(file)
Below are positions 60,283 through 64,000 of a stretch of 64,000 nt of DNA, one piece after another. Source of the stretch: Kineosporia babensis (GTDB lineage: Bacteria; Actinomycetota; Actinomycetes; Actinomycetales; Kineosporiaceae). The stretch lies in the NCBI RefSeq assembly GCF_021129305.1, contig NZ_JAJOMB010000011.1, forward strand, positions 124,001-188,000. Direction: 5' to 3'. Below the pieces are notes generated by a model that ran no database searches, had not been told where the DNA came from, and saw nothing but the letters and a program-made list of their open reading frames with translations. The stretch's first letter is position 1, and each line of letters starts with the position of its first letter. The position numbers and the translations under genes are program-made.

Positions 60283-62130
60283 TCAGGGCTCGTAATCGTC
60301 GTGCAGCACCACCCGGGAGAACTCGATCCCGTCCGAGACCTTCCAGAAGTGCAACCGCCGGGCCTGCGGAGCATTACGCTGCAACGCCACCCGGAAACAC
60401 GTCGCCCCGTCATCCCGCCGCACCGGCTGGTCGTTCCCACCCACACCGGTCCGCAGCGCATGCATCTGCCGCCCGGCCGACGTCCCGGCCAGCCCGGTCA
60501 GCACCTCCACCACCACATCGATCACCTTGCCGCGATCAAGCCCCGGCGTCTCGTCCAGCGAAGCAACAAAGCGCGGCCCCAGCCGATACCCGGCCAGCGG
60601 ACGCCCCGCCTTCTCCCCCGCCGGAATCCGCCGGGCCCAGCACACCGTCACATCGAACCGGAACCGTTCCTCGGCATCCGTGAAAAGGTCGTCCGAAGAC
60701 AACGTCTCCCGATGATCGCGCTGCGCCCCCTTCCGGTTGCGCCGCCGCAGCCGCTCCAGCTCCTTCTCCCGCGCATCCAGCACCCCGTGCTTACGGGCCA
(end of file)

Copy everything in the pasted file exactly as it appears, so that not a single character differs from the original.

Below are positions 60,283 through 64,000 of a stretch of 64,000 nt of DNA, one piece after another. Source of the stretch: Kineosporia babensis (GTDB lineage: Bacteria; Actinomycetota; Actinomycetes; Actinomycetales; Kineosporiaceae). The stretch lies in the NCBI RefSeq assembly GCF_021129305.1, contig NZ_JAJOMB010000011.1, forward strand, positions 124,001-188,000. Direction: 5' to 3'. Below the pieces are notes generated by a model that ran no database searches, had not been told where the DNA came from, and saw nothing but the letters and a program-made list of their open reading frames with translations. The stretch's first letter is position 1, and each line of letters starts with the position of its first letter. The position numbers and the translations under genes are program-made.

Positions 60283-62130
60283 TCAGGGCTCGTAATCGTC
60301 GTGCAGCACCACCCGGGAGAACTCGATCCCGTCCGAGACCTTCCAGAAGTGCAACCGCCGGGCCTGCGGAGCATTACGCTGCAACGCCACCCGGAAACAC
60401 GTCGCCCCGTCATCCCGCCGCACCGGCTGGTCGTTCCCACCCACACCGGTCCGCAGCGCATGCATCTGCCGCCCGGCCGACGTCCCGGCCAGCCCGGTCA
60501 GCACCTCCACCACCACATCGATCACCTTGCCGCGATCAAGCCCCGGCGTCTCGTCCAGCGAAGCAACAAAGCGCGGCCCCAGCCGATACCCGGCCAGCGG
60601 ACGCCCCGCCTTCTCCCCCGCCGGAATCCGCCGGGCCCAGCACACCGTCACATCGAACCGGAACCGTTCCTCGGCATCCGTGAAAAGGTCGTCCGAAGAC
60701 AACGTCTCCCGATGATCGCGCTGCGCCCCCTTCCGGTTGCGCCGCCGCAGCCGCTCCAGCTCCTTCTCCCGCGCATCCAGCACCCCGTGCTTACGGGCCA